Faust - Faust IV - Classic Albums - Reviews - Soundblab

Faust - Faust IV

by Ljubinko Zivkovic Rating:10 Release Date:1973-09-21
Faust - Faust IV
Faust - Faust IV

Back in the late Sixties and early Seventies, German (at that time, West German) bands started coming up with some mutated forms of then standard rock forms, without fitting into the budding progressive rock genre, while actually really being progressive (in the original meaning of the term). Can, Amon Duul (I and II), Agitation Free, Popol Vuh, and many others, Faust being one of the ‘majors’, started to reach the ears of listeners outside German borders, particularly in England.

Somewhat stumped, the English music press coined a phrase to name the phenomenon - Krautrock. It was intended to be a pun, not too many Germans were pleased at the time. Today, it is a term that defines a respected and defined genre.

It seems that the first ones who ‘got it’ were Faust, the musical anarchists from Wumme. The legend, or maybe even a true story goes that they were more than just musical anarchists and that at the time they had personal ties with the Baader-Meinhof anarchist group. Still, that did not prevent the original five - Irmler, Péron, Diermaier, Sosna, and Wüsthoff actually formed and steered at the time by the omnipresent producer/manager Uwe Nettlebeck to come up with some incredible ‘anarchistic’ music, at times even defining the whole Krautrock genre.

After two incredible albums for Polydor (Faust and So Far), their controversial stance and slapdash approach to composition (that did actually work), they were promptly dropped and signed for then-emerging Richard Branson’s dream (that made his money) - Virgin Records. Actually, Faust Tapes, that sold for the incredible 50 pence was not only the first album Virgin issued but also the first to hit the charts. The feat was more incredible bearing in mind that it stayed in the charts for a while, even though the album’s name said exactly what was to be heard inside - a jumbled tape collage of absolutely, and I mean absolutely everything, from vacuum cleaners to gentle acoustic balladry snippets. While that musical coup worked, the question posed was - what will Faust do to come up with a ‘regular, made in England’ album?

The answer was contained in IV and it said - a Faust album. Meaning the definition of a musical sound that involved an improvisational process structured in the form of ‘relatively’ brief musical pieces. They had to include everything, or more precisely as many bits that can fit without losing some sense of musical shape and form. What actually came out was not only the best Faust album but probably one of the three best Krautrock albums and one of the albums that can easily fit onto any ‘best of ever’ lists.

Logically, it starts out with “Krautrock”, a musical composition (as opposed to a song) that at the time represented a tongue in cheek response to the term that was coined with its almost twelve minutes of shifting, pulsating mix of electronics and ‘regular’ and not so regular instruments. Actually, it was not only an ironic response, it turns out to be a composition that does define the genre it holds the name of.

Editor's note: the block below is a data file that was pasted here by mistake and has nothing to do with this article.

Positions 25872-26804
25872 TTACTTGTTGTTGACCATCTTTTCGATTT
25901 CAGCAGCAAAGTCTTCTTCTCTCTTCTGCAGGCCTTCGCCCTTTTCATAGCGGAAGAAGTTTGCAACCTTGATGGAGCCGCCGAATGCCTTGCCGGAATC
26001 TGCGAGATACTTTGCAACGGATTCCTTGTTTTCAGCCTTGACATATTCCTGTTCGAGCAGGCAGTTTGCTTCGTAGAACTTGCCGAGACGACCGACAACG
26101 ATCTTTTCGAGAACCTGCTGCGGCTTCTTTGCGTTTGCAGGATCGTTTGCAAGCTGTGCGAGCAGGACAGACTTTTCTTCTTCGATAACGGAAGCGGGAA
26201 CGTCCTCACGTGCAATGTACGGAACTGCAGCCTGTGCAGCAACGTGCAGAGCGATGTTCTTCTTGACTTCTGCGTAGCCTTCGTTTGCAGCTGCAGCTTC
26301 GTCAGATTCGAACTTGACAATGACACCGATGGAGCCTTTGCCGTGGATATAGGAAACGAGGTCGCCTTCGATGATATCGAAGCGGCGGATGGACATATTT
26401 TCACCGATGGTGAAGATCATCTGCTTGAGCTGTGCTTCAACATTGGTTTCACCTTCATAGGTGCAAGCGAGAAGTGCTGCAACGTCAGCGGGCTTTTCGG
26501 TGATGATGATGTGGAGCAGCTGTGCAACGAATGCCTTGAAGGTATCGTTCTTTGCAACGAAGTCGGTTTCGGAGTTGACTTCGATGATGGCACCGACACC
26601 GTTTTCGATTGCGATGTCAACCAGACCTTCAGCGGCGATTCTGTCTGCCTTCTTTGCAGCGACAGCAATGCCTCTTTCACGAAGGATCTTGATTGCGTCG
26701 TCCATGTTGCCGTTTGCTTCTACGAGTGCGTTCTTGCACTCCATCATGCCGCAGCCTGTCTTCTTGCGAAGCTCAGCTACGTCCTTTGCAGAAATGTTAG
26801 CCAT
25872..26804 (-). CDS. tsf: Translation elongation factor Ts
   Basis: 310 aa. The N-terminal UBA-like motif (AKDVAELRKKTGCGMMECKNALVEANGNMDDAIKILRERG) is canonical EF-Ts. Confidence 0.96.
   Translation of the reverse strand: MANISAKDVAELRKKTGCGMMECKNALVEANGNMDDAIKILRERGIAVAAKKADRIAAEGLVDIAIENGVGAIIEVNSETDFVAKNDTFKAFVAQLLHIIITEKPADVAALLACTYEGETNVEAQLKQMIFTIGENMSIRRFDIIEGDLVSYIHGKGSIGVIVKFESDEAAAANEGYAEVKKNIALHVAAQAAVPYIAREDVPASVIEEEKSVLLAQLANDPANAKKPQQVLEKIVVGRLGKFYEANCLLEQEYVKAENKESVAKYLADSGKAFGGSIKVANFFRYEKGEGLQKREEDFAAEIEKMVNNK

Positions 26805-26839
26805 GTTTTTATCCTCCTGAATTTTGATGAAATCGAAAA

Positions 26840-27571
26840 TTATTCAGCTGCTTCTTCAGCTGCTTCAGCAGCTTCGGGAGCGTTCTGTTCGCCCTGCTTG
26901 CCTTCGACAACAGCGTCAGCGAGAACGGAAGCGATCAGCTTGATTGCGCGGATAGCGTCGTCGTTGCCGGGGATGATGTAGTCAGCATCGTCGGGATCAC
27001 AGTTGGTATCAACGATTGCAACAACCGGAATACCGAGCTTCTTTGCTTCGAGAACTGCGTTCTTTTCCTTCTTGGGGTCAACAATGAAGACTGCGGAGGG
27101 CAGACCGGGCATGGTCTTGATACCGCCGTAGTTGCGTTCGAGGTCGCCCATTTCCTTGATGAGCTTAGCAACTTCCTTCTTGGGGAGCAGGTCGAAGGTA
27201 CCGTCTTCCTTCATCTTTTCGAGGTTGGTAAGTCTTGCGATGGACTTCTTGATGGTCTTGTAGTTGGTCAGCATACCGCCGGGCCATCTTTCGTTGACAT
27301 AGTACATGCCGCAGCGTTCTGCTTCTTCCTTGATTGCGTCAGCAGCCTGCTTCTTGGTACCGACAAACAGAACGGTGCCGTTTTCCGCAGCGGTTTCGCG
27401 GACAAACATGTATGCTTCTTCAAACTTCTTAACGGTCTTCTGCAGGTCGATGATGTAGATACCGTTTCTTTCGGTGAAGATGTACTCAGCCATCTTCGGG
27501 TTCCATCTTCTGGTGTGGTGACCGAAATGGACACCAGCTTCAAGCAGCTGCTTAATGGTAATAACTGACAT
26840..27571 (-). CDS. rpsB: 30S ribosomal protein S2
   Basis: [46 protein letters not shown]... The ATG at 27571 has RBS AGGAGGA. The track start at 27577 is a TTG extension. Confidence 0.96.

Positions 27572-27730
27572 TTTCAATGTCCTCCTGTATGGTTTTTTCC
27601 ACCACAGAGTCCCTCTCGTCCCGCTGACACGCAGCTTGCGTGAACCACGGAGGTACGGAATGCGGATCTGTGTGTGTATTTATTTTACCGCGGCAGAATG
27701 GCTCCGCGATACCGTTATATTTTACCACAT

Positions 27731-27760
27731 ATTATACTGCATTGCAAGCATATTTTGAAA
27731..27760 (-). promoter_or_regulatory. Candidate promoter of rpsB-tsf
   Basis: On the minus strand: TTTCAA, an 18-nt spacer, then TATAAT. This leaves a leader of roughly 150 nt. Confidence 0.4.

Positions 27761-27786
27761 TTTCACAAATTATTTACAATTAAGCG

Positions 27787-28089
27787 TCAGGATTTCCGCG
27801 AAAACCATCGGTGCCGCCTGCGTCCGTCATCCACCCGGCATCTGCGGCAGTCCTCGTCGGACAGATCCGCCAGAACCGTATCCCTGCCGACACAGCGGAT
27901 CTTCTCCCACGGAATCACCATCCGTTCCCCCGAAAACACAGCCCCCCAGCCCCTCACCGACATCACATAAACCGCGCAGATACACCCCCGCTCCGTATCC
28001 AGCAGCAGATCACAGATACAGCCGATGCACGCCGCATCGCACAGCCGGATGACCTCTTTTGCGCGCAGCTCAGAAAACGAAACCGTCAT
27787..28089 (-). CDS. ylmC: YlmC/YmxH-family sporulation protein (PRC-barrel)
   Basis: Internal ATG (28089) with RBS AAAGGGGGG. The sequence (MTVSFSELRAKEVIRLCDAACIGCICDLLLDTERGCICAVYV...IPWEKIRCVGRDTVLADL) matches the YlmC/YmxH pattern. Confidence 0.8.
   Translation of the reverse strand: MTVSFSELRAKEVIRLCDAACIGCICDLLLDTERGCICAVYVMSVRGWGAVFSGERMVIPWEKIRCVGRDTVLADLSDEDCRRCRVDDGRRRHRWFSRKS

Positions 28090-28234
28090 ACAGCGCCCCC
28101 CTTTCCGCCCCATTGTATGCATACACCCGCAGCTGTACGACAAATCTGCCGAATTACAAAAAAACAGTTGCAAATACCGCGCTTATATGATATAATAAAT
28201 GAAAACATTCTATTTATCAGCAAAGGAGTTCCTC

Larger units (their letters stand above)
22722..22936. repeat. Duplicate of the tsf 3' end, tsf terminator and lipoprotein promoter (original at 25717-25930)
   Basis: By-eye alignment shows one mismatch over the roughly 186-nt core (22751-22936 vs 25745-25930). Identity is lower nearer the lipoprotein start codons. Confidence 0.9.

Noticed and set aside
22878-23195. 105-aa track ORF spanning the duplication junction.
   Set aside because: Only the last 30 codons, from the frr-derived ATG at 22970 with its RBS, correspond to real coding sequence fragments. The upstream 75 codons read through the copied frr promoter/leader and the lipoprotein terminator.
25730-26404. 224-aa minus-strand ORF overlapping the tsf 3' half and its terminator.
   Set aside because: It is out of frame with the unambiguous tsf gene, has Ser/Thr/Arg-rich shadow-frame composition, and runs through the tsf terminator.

The irony (and sarcasm) continue in more exposed form with “The Sad Skinhead” something that does have a shape and form of a song, with a Ska rhythm that almost falls apart, coupled with a pile of undefinable sounds and some intriguing guitar fills. “Jennifer” is essential Faust - a mutated psych ballad coupled with some intricate shifts and constantly booming, pulsating bass line and muffled vocals.

While “Krautrock” defined a genre, “Just A Second (Starts Like That!)", defined Faust and the band’s musical concept - a shifting, ‘arranged’ improvisation that turns into a musical collage, in this case, a condensed version of Faust Tapes. “Picnic on A Frozen River, Deuxieme Tableaux” turns into a wet dream of any prog rock band at the time (maybe even later) - a set of rock, jazz and classical musical progressions that work and make sense.

“Giggy Smile” easily fits into the category of ‘best weird ballads’ with its acoustic guitar, organ line and washes of subtle electronics and flamenco hand claps, topped with Péron’s vocals in French. “Lauft…” with its slowly building organ sound is certainly one of the drone/post-rock predecessors, while the closer “It’s A Bit Of A Pain” could be taken as some sort of a Faust take on then-prevalent California/Country Rock sound with the gentle, countrified melody and vocals being interspersed with a constant guitar buzz, a brilliant combination.

As the last moments of Faust IV simply fade off, the band was not heard from for more than twenty years. No wonder, it was an album that was almost impossible to repeat, even by Faust themselves. They have come up with more than fifteen releases since then, and while all of those have a high quotient of quality, none match the achievement of IV. But then, it was rarely matched by anybody else, for that matter.

 

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